Understanding the Future of the Agriculturally Dependent Blue Crane in the Western Cape, South Africa
Thursday, August 13, 2020, 11 a.m. Central Time
Join us for our webinar with Blue Crane Ph.D. Candidate, Western Cape Field Officer and Leiden Conservation Graduate Fellow Christie Craig on Thursday, August 13, at 11 a.m. Central Time.
The Blue Crane is the world’s most range-restricted crane species, occurring mainly in South Africa with a tiny population in Namibia. In the late 1900s, the Blue Crane population declined rapidly in their natural grassland habitat. Fortuitously, at much the same time, the Blue Crane was colonizing a new area of the country, the wheatlands of the Western Cape. Today more than half of the world’s Blue Cranes are now found in this intensively farmed area of South Africa. This change poses some unique conservation challenges, as cranes are living near people and livestock.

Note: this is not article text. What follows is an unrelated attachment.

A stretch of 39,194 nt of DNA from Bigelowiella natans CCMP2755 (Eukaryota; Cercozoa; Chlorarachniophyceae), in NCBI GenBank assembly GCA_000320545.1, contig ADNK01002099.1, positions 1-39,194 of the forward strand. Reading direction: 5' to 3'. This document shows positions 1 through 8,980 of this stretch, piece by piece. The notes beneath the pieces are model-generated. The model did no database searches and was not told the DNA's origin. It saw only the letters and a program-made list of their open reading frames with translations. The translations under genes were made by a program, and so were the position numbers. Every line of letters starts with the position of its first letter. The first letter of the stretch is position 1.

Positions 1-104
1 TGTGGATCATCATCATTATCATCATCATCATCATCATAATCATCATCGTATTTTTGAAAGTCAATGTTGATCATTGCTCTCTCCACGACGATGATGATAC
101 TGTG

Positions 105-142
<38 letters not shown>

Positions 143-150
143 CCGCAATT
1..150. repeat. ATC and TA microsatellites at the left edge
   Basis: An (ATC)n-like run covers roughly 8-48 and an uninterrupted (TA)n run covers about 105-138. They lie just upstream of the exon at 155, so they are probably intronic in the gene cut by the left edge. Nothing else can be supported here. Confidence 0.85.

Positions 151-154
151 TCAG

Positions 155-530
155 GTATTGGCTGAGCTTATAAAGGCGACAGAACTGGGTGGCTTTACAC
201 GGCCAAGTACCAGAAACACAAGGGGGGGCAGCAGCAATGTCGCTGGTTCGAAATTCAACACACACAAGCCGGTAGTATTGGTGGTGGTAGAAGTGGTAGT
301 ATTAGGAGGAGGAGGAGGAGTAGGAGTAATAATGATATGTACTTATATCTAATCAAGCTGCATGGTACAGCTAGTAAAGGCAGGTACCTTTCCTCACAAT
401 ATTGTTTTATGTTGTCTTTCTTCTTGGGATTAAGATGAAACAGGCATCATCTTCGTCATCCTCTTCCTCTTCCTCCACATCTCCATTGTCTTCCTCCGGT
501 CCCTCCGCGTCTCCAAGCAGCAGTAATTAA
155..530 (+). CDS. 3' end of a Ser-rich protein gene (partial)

In this webinar, we will explore the interesting history of how the Blue Crane came to be in the Western Cape and how they adapted to this agricultural landscape. Our work in this region is focused on understanding the resilience of this population through a four-year Ph.D. project, looking at the trends in Blue Crane numbers, the threats facing this species and the opportunities for future conservation. Ph.D. candidate and field officer Christie Craig will share some of the early findings from the research so far and some of the exciting plans to come.
This research is funded by the Leiden Conservation Fund and South African power utility Eskom.